- The backward climate policies of Donald Trump, including his climate change denier agency appointments, and abandonment of the U.S. Clean Power Plan, are detrimental to the U.S. economy, the international community, and the fight against climate change, says this commentary written by two members of the Network of Specialists in Nature Conservation, the WRI Brasil executive director and a senior Brazilian climate scientist.
- As the rest of the world moves toward a sustainable future — developing clean, cutting edge energy technologies and reducing fossil fuel emissions — the new president goes backward, embracing the dirty energy technologies of the 19th century.
- At a time when the world needs to urgently focus all its efforts on reducing greenhouse gas emissions, instead the global community — including the G7, G20, banks and multilateral agencies — must divert their attention to U.S. attempts to subvert the Paris Agreement.
- To counter this lack of leadership, nations like Brazil, India and Indonesia, along with civil society leaders, must fill the void created by the United States, attracting investment for low-carbon economies, and eliminating the inefficiencies of out-dated regulatory and governance models.
The retrograde campaign promises made by U.S. President Donald Trump regarding climate change have started to materialize, with the appointment of global warming deniers for key U.S. government positions. Revoking climate regulations, which would have gone a long way to meeting America’s commitment to the Paris Climate Agreement, seems intended to send the country back to the 19th century.
It is a huge setback, weakening the United States’ role in the global order.
Trump’s decree, which dismantled the Clean Power Plan, was signed alongside corporate mining executives, and includes sophisms such as “we’re going to have clean coal, really clean coal,” and the assertion that “it’s going to create jobs.” Actually, due to automation, the American coal industry produces 50 percent more compared to the 1940s, but employs just one-eighth of the workers.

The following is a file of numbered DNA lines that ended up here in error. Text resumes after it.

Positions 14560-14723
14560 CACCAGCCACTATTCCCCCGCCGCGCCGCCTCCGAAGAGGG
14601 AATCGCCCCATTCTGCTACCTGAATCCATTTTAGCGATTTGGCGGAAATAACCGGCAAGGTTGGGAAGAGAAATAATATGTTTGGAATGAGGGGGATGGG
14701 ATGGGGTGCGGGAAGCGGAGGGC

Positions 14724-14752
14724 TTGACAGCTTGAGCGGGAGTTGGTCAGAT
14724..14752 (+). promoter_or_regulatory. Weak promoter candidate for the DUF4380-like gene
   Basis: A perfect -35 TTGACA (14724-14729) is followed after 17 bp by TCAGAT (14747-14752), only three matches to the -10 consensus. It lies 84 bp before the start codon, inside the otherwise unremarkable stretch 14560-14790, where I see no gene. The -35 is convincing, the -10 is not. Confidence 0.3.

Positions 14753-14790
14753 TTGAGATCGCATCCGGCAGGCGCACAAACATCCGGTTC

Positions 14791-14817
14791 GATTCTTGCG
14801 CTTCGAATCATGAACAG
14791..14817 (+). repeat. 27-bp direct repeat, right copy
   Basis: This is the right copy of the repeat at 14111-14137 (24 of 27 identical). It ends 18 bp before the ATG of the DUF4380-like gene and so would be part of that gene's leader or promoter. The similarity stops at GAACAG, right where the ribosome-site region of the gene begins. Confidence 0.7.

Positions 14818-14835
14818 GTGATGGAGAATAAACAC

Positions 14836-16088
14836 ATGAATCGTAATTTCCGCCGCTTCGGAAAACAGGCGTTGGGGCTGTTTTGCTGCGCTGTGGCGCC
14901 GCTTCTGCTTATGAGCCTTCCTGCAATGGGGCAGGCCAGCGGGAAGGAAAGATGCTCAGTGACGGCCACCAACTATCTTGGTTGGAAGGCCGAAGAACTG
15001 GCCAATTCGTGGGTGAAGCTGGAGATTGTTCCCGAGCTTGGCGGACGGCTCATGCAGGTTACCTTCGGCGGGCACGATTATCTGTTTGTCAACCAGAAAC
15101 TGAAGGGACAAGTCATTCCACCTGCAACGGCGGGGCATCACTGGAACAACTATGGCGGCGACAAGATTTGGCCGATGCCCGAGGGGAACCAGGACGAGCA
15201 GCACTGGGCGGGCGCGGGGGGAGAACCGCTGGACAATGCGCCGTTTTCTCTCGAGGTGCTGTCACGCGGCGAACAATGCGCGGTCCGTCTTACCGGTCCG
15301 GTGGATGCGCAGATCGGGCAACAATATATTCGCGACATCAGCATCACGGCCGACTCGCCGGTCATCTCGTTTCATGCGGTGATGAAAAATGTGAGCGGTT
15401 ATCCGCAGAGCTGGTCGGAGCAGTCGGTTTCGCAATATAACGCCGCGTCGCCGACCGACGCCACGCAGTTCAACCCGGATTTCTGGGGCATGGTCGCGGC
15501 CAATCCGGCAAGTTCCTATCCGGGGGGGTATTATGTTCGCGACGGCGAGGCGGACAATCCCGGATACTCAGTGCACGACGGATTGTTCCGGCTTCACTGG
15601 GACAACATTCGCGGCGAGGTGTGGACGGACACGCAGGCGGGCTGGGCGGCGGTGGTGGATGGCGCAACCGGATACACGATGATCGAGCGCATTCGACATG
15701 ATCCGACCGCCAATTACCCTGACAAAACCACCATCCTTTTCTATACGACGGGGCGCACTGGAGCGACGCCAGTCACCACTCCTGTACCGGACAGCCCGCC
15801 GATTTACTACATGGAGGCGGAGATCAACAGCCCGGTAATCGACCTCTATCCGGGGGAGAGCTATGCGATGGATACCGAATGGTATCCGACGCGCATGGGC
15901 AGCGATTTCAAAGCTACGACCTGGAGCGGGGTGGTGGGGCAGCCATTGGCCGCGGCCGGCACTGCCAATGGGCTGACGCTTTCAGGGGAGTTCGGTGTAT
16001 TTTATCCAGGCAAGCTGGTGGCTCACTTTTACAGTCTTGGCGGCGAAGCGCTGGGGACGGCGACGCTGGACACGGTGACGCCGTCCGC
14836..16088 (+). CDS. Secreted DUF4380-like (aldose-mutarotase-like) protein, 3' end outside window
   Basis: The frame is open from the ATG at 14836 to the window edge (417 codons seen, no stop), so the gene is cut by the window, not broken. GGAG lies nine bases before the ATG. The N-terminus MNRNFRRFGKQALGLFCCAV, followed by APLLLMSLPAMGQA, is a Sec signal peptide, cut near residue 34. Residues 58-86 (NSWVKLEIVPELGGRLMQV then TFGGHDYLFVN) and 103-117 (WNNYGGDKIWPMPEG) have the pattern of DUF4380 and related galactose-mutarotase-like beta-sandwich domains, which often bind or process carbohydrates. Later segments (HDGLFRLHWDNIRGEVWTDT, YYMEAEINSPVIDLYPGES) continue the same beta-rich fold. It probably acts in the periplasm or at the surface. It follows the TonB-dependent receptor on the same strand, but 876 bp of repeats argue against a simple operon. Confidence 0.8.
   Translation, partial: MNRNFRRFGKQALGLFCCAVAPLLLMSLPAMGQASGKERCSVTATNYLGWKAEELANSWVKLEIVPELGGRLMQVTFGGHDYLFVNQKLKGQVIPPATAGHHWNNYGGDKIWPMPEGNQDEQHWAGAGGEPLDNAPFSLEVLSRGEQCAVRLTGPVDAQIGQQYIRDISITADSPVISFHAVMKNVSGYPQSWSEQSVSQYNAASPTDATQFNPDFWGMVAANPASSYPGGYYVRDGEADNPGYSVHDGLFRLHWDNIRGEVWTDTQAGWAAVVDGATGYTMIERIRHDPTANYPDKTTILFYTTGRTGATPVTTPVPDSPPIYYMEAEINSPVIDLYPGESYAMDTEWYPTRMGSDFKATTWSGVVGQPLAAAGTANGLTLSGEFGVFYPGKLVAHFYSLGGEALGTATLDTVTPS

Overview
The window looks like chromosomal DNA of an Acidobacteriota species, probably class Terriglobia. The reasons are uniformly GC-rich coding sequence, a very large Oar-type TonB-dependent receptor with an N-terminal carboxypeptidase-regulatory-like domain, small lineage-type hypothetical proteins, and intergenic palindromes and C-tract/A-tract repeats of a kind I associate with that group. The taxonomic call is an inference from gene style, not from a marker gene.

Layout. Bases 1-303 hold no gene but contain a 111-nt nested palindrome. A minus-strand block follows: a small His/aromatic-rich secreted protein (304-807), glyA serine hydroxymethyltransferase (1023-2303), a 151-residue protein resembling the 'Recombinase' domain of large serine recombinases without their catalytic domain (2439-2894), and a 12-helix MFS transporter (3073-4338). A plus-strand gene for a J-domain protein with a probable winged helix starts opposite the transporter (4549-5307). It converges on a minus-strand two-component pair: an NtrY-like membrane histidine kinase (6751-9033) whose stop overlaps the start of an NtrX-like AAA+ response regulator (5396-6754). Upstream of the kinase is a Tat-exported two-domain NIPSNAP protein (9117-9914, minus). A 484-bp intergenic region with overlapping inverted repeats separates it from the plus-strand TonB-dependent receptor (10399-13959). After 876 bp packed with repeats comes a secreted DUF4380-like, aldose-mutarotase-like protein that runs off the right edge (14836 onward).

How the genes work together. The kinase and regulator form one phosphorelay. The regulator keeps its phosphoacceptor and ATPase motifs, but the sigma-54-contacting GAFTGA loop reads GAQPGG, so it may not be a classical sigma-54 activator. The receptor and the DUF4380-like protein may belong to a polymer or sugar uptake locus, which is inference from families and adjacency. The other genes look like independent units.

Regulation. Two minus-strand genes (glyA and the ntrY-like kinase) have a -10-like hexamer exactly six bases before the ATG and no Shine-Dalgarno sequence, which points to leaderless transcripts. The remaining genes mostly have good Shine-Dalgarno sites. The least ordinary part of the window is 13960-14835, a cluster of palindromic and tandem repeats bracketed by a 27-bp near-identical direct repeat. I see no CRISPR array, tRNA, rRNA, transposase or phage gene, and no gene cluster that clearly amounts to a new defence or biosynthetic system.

The renewable energy industry has been much more competitive, and is likely to generate millions of jobs, and to keep the U.S. competitive in the global clean technology market. A number of U.S. companies are abandoning fossil fuels and reducing greenhouse gas emissions for their own economic benefit.
Neglecting climate change does a disservice to American citizens. Business will be greatly impacted by extreme weather events and other negative economic risks caused by climate change, not to mention the impact on human health associated with burning fossil fuels.
Climate change has been a constant topic around the world and in international meetings. It is part of the agenda at important negotiation tables, including international conferences, G7, G20, bank and multilateral agency meetings, as well as at important forums like the World Economic Forum in Davos.
The G7, happening at the end of May, is a moment where Trump’s being out of step with the world may become apparent. In this setting, Trump’s behavior not only indicates a dangerous setback to meeting planetary emission goals, but also puts the Paris Climate Agreement at risk.
In fact, if the United States steps away as one of the world leaders in global negotiations on climate, there will be ramifications in peace, safety and trade negotiations too, since they all go hand-in-hand. The ripple effects of being a climate loner run far and wide.
At a moment in which we should all be making big strides towards the implementation of clean, cutting edge technologies to handle global warming, the international community is at risk of wasting its time dealing with Trump’s retrograde policies.
Dismantling environmental policies via executive order will not be left unchallenged though. Companies, state and local governments, and NGOs threaten to contest administration measures that violate the laws now in effect, such as the Clean Air Act.
For nations like Brazil, India, and Indonesia, the void created by the lack of leadership in the USA may create opportunities to take the lead, attract investment for low-carbon economies, and help solve the inefficiencies of out-dated regulatory and governance models that push away investors. Above all, governments and civil society leaders must be sure to make use of the empty space created by the U.S. President’s lack of leadership, blindness and nonsensical policies.
Rachel Biderman: executive director for World Resource Institute (WRI) Brasil.
Carlos Nobre: climate scientist, member of the Brazilian Academy of Sciences, foreign member of the National Academy of Sciences, in the United States, and senior fellow of WRI Brasil. They are both members of the Network of Specialists in Nature Conservation.
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